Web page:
Scammers have used this pandemic to manipulate and profit from the vulnerable.
They have adopted "phishing" tactics and false pseudonyms to trick people into giving away personal details. That is why Scam Awareness Month could not have come at a better time.
I have collated the best advice from the campaign, and would encourage you to look over the information below so that you know what to look out for.
The essential points are:
Any trustworthy institution will never ask you to provide your passwords, account numbers or PIN codes – or send them money for ‘safekeeping’.
If someone you don’t know visits, calls, emails or sends a letter asking for your details, take your time and consider whether it’s genuine.
REPORT any potential phishing/fraud attempts to the official channels listed below.
With track-and-trace in place, we are being encouraged to pass on our details to the NHS for the greater good of containing the virus. Unfortunately, criminals have been taking advantage of this by contacting people and imitating a tracer. Official tracers will contact you through email, text message or phone call, so it is essential that you know how to spot a real tracer from a fraud.
There has been increased attempts to phish personal details by impersonating HMRC, as the organisation hands out grants, loans and funding.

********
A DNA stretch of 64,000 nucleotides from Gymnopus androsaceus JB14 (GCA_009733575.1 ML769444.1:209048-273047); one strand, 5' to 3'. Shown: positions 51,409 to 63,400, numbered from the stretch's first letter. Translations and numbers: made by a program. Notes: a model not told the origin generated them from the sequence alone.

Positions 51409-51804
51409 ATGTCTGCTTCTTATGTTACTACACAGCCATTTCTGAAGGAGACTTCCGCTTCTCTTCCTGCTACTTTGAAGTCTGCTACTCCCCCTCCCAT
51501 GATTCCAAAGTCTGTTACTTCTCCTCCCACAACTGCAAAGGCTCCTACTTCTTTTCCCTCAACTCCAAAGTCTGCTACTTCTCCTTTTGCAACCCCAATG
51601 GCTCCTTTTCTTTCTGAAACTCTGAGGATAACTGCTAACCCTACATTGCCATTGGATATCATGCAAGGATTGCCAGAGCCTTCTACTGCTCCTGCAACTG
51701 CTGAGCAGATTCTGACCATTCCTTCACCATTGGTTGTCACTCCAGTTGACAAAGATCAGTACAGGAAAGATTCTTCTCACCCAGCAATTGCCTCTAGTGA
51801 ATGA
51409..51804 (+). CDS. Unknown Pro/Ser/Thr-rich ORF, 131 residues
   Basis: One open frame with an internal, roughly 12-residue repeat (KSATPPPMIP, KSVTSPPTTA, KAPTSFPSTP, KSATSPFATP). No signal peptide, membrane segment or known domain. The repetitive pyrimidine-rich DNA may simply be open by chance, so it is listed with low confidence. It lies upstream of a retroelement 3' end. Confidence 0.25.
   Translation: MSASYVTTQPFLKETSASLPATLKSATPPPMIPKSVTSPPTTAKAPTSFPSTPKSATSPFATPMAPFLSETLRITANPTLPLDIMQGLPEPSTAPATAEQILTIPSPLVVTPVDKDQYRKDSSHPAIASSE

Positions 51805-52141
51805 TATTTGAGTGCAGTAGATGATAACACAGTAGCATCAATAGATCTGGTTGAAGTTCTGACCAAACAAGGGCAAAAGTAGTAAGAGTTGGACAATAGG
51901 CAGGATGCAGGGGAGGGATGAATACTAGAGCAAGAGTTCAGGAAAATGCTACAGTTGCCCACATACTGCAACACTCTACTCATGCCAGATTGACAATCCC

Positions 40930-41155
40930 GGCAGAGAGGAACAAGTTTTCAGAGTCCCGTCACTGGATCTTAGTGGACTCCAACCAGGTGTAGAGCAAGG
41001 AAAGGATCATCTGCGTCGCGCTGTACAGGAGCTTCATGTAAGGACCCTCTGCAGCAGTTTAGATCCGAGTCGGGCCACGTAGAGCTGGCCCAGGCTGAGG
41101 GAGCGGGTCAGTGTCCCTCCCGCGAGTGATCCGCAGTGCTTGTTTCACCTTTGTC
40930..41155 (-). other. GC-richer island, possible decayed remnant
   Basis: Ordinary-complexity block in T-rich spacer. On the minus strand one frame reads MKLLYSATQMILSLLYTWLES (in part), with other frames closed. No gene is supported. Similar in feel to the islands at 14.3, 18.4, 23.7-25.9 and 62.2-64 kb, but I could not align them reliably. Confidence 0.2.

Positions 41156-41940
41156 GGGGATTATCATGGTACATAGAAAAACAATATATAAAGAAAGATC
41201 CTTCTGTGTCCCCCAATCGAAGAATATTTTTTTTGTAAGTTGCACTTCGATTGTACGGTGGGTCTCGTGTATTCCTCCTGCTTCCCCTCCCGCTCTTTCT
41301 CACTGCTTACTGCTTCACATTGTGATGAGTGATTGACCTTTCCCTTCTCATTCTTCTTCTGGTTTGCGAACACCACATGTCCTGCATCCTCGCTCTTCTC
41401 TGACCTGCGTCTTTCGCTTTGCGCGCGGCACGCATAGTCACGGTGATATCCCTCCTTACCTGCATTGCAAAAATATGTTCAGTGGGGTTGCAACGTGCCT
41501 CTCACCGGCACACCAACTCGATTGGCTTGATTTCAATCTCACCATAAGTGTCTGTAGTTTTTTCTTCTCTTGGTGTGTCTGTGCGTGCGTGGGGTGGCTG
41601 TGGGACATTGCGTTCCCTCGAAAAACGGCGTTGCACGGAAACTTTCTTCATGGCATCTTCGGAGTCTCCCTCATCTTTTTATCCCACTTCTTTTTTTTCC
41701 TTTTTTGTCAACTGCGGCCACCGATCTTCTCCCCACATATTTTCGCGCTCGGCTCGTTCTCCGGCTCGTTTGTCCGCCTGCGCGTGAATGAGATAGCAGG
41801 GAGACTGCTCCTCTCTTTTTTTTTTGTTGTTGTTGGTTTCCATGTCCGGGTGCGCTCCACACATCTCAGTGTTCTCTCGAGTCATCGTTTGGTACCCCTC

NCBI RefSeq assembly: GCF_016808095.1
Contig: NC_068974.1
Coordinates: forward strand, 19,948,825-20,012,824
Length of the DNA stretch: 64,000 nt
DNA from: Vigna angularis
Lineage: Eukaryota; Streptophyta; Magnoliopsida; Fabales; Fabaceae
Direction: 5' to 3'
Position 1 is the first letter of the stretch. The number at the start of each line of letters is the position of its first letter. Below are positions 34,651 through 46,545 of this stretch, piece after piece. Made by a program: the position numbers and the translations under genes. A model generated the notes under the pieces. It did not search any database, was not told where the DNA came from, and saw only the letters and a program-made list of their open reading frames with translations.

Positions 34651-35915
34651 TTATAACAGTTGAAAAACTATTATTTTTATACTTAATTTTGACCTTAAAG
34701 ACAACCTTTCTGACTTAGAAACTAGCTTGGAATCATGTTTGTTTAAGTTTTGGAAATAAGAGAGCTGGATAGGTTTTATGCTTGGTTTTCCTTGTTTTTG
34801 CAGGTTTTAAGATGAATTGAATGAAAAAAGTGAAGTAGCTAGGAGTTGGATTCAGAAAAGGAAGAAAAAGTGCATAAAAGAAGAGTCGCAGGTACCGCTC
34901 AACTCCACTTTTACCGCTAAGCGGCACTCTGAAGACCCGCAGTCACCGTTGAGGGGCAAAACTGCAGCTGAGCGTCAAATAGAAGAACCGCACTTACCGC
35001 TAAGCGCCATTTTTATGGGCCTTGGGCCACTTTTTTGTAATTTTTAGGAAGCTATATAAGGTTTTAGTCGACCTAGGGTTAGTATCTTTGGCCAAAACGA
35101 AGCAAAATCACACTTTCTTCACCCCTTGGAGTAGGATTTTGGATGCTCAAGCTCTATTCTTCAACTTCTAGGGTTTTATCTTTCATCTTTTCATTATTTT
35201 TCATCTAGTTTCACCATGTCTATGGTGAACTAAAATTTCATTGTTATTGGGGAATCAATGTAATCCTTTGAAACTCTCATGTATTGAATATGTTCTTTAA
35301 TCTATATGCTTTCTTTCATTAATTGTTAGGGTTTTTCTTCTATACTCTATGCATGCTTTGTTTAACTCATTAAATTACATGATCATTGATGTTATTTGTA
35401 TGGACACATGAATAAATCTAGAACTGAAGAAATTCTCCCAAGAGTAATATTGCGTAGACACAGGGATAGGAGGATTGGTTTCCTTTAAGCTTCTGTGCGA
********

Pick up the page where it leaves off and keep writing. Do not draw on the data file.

You’ll never get an email, text message or phone call from HM Revenue and Customs (HMRC) which:
- tells you about a tax rebate or penalty
- asks for your personal or payment information
Check HMRC’s guidance on recognising scams if you’re not sure.
Report any potential scams to HMRC's Phishing Team at email@example.com
If you receive a suspicious phone call, you can help HMRC’s investigations by providing:
- your phone number
- the caller’s phone number
- the time and date of the call
- a brief description of the call
Data from Citizen's Advice shows that scammers have been exploiting the circumstances, with scams including:
adverts of face masks or medical equipment at high prices
emails or texts pretending to be from the government
emails offering life insurance against coronavirus
people knocking at your door and asking for money for fake charities
It is crucial to be Scam Aware by:
- Checking whether a website is secure
- Following official Government and NHS Channels to find out whether you need equipment and if so, where to source it from.
- Educating yourself on what a scammer's email/phone number may look like so you can prevent contact. More info on Citizens Advice scams advice pages.
- Asking to see the identification card for anyone going door-to-door
Report Internet Scams And Phishing
You can report a misleading website, email or phone number to:
- National Cyber Security Centre (NCSC)
- Action Fraud
- Google if it appears as an advert in their search results
- Bing if it appears as an advert in their search results
Key contacts and resources:
The advice to stay alert and vigilant does not only apply to Coronavirus itself, but the increased dangers that fraudsters pose in this new normal.